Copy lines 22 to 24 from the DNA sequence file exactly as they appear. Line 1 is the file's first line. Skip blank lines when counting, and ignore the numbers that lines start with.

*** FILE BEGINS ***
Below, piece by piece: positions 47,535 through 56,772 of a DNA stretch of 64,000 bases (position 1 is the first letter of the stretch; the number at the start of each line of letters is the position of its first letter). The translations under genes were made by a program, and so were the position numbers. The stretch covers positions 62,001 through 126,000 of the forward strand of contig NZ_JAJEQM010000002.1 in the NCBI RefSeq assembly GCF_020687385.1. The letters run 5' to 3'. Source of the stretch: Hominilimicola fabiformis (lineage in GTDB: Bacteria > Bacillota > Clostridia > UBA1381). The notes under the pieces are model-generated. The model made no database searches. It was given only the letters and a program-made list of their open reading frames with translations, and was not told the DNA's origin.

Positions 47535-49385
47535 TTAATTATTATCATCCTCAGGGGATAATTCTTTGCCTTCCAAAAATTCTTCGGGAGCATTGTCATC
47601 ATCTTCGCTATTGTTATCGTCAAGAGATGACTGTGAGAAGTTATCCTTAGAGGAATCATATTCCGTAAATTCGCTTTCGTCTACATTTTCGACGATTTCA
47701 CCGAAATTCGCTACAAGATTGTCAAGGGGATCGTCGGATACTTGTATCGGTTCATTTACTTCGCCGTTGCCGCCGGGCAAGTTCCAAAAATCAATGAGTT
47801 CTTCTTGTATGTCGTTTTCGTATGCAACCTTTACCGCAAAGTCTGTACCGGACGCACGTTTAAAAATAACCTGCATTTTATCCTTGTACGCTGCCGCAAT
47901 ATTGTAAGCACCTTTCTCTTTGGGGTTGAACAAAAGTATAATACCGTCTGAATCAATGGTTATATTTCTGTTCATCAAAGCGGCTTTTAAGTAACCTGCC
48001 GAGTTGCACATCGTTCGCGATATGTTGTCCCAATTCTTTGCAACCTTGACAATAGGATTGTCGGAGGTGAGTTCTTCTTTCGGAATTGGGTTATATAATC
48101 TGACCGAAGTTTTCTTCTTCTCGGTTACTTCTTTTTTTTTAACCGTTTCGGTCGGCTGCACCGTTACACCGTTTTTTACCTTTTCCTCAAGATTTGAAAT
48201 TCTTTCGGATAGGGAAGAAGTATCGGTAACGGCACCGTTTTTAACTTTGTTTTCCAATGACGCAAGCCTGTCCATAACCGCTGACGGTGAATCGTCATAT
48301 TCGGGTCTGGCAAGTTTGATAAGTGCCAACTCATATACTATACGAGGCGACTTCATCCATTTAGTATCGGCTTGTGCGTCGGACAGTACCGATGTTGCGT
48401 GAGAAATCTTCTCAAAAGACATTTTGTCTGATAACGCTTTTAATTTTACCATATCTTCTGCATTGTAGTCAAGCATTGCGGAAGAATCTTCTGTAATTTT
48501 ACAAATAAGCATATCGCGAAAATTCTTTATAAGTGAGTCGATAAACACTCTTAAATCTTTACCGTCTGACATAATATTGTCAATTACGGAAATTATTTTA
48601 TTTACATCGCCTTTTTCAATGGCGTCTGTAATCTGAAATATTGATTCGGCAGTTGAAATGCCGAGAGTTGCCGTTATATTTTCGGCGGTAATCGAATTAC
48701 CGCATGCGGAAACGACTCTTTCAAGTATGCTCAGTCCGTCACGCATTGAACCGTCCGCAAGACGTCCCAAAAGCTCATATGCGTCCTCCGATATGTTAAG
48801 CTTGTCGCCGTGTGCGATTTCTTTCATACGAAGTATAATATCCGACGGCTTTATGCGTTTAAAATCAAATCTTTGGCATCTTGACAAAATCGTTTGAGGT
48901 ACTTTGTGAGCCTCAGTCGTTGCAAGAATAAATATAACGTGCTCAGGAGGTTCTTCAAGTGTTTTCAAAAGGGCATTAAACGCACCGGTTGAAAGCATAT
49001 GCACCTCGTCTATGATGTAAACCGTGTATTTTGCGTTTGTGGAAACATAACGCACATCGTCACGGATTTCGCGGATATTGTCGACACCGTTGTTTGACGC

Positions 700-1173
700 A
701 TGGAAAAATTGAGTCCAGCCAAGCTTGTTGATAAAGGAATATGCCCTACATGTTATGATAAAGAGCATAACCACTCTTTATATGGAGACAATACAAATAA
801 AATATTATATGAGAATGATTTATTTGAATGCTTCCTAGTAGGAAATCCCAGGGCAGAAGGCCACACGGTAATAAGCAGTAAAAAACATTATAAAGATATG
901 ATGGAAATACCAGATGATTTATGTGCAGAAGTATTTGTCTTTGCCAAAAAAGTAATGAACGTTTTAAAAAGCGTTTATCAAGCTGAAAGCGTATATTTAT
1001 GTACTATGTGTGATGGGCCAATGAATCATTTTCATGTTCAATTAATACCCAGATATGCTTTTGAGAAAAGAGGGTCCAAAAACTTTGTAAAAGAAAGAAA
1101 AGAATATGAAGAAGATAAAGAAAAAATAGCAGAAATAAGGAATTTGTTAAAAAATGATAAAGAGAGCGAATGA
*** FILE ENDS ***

801 AATATTATATGAGAATGATTTATTTGAATGCTTCCTAGTAGGAAATCCCAGGGCAGAAGGCCACACGGTAATAAGCAGTAAAAAACATTATAAAGATATG
901 ATGGAAATACCAGATGATTTATGTGCAGAAGTATTTGTCTTTGCCAAAAAAGTAATGAACGTTTTAAAAAGCGTTTATCAAGCTGAAAGCGTATATTTAT
1001 GTACTATGTGTGATGGGCCAATGAATCATTTTCATGTTCAATTAATACCCAGATATGCTTTTGAGAAAAGAGGGTCCAAAAACTTTGTAAAAGAAAGAAA